Fired worker fails to prove retaliation for comp claimPosted On: Apr. 26, 2019 1:23 PM CST
An employee failed to show he was terminated in retaliation for filing a workers compensation claim, a circuit judge with the 6th U.S. Circuit Court of Appeals held Thursday.
The appellate court in Hunt v. Monro Muffler Brake Inc. affirmed a district court’s decision granting summary judgment to an automotive repair company, holding it provided sufficient evidence to show that the employee was terminated for wrongdoing.
Jeffrey Hunt worked as an automotive technician, where his job duties included lifting up to 50 pounds and working with his hands overhead. On April 2, 2017, Mr. Hunt’s hand became pinned between an air compressor and car door, lacerating his left palm. He received workers compensation benefits and was cleared to return to light duty work, which included a 10-pound restriction on lifting from May 1 to Oct. 27, 2017. However, the company did not return him to work. While he was on medical leave, the company performed an audit of specialty item purchases at its store to ensure that its own products were being used and sold appropriately. The audit uncovered an unusual purchase by Mr. Hunt of tires in late 2016, as well as two other suspicious tire purchases, one made by another employee at the same location and one at a different store. One of the employees was terminated, the other resigned. The company also terminated Mr. Hunt’s employment, and filed police reports for all of the missing tires.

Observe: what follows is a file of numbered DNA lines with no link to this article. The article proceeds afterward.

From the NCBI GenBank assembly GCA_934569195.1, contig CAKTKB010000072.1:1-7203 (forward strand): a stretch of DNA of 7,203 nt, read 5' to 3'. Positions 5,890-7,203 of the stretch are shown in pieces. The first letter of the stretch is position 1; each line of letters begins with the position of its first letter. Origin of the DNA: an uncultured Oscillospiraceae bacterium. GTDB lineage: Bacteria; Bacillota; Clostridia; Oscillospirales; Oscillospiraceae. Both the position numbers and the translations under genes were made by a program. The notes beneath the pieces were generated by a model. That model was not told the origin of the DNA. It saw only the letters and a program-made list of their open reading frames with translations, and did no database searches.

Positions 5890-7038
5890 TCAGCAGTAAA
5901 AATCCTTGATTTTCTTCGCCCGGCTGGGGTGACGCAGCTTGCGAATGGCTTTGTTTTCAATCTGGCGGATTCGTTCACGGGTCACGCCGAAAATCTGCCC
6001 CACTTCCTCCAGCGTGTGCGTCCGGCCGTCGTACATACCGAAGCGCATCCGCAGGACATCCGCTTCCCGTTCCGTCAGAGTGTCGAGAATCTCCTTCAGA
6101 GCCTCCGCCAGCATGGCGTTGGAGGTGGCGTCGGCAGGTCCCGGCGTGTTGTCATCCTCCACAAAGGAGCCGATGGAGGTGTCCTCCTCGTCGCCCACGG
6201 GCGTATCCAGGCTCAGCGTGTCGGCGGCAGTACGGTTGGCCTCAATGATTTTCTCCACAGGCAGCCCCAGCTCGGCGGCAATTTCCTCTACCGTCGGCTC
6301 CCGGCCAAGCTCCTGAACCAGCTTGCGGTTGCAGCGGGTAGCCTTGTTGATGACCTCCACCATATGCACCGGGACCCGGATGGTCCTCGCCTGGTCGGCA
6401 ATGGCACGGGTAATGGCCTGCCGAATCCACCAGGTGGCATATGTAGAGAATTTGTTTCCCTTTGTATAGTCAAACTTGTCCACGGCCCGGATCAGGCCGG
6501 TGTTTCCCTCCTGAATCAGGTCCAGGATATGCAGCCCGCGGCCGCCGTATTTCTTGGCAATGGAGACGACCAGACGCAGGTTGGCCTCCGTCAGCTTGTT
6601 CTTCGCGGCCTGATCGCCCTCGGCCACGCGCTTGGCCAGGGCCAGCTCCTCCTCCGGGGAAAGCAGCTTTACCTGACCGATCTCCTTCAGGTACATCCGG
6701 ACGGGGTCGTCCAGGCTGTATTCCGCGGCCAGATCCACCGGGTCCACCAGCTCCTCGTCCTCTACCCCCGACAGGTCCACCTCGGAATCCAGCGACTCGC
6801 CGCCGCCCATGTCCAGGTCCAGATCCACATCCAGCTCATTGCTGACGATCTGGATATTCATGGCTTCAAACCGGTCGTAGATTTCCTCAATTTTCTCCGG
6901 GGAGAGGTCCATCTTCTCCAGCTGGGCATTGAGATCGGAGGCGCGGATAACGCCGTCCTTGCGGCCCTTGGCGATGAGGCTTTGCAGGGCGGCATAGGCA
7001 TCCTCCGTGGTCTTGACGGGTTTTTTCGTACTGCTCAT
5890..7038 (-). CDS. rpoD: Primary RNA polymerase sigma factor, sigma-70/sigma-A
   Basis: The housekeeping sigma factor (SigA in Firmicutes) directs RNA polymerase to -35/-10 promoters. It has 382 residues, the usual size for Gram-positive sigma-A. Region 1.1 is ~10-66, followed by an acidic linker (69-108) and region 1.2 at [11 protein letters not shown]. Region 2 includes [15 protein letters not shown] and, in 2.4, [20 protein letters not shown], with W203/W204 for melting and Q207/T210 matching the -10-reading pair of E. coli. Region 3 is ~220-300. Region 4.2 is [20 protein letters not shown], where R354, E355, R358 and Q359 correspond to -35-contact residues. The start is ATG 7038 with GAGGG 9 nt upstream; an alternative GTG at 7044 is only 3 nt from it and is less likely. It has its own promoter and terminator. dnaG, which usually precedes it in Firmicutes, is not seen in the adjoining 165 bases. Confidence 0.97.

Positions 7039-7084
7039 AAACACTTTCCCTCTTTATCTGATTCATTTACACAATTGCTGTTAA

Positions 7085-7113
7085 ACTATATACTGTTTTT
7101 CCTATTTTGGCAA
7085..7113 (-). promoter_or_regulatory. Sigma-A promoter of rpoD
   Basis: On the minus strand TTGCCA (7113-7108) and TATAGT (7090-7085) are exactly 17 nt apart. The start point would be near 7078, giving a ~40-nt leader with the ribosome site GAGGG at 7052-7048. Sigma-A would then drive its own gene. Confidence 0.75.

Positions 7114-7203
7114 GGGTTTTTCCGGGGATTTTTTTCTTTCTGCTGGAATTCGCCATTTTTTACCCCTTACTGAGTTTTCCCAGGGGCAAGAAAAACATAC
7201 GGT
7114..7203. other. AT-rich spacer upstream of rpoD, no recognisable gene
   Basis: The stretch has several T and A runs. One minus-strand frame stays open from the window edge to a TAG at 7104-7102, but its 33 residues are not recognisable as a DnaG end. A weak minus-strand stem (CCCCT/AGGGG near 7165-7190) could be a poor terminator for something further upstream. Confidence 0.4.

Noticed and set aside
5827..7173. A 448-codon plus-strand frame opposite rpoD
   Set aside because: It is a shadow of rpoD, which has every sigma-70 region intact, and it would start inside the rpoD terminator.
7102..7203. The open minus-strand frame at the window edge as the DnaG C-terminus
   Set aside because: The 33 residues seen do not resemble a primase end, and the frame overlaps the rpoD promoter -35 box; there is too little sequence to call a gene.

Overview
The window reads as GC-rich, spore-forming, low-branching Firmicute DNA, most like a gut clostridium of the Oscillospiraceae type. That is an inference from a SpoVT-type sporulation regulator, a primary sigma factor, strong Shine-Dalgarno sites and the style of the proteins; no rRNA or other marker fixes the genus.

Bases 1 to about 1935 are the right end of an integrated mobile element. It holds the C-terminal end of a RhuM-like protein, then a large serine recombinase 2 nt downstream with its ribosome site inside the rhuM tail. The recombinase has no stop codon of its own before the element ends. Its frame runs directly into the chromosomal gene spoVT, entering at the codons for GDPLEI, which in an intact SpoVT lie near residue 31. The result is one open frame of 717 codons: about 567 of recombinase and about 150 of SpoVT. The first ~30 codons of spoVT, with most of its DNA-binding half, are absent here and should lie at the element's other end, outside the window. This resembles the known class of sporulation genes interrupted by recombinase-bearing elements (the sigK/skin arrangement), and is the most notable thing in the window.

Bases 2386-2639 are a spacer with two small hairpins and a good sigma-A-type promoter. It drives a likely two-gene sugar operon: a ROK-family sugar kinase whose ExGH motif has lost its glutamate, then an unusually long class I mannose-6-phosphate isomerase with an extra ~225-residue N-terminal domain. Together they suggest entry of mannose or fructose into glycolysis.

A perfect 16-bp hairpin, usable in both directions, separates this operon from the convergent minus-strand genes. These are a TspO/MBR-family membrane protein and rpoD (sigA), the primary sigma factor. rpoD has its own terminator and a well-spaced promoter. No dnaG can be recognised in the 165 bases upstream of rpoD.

Mr. Hunt filed a complaint against his employer alleging disability discrimination and workers comp retaliation, among other charges. A district court granted summary judgment to his employer. Mr. Hunt appealed.
The appellate court affirmed the district court’s ruling. Although Mr. Hunt claimed he was fired because of his disabled hand, the court concluded that his employer offered a legitimate, nondiscriminatory reason for terminating his employment — his inability to account for the missing tires.
Although he also argued that his employer failed to accommodate his disability by refusing to create a light duty position for him. However, the appellate court noted that an accommodation cannot be deemed to be reasonable if it requires eliminating an essential function of the job — which is to work with both hands overhead and lift up to 50 pounds. As a result, the court held that his light-duty accommodation would have eliminated one of those essential functions and “was therefore unreasonable.”
Monro did not immediately return calls for comment. The names of the attorneys were not listed in the decision and therefore could not be contacted for comment.